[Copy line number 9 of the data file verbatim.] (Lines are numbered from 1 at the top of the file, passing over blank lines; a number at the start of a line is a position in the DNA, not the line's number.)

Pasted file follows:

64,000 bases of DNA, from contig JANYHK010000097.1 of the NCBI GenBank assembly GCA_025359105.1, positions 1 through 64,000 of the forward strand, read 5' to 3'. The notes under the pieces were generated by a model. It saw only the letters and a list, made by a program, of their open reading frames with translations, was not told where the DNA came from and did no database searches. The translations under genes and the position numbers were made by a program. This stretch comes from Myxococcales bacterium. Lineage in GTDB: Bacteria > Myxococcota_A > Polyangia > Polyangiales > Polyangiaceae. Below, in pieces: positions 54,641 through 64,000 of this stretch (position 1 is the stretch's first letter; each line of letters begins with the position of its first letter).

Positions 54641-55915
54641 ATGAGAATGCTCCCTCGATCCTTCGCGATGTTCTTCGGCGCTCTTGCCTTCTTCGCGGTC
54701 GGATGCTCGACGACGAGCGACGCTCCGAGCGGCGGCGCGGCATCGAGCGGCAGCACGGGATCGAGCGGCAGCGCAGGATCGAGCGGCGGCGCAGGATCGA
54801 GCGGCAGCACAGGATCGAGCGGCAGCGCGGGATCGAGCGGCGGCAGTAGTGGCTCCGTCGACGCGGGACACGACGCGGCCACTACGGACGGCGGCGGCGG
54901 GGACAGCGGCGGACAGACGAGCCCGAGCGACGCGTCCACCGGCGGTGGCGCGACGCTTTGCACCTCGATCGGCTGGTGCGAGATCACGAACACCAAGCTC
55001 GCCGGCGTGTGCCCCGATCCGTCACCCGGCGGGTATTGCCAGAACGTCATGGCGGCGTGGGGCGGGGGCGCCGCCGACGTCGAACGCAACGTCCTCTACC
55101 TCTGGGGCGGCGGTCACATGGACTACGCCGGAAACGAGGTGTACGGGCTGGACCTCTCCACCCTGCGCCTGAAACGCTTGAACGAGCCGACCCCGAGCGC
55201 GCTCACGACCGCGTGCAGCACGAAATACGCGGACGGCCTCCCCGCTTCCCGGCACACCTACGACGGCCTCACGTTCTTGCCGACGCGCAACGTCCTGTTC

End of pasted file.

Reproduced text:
55201 GCTCACGACCGCGTGCAGCACGAAATACGCGGACGGCCTCCCCGCTTCCCGGCACACCTACGACGGCCTCACGTTCTTGCCGACGCGCAACGTCCTGTTC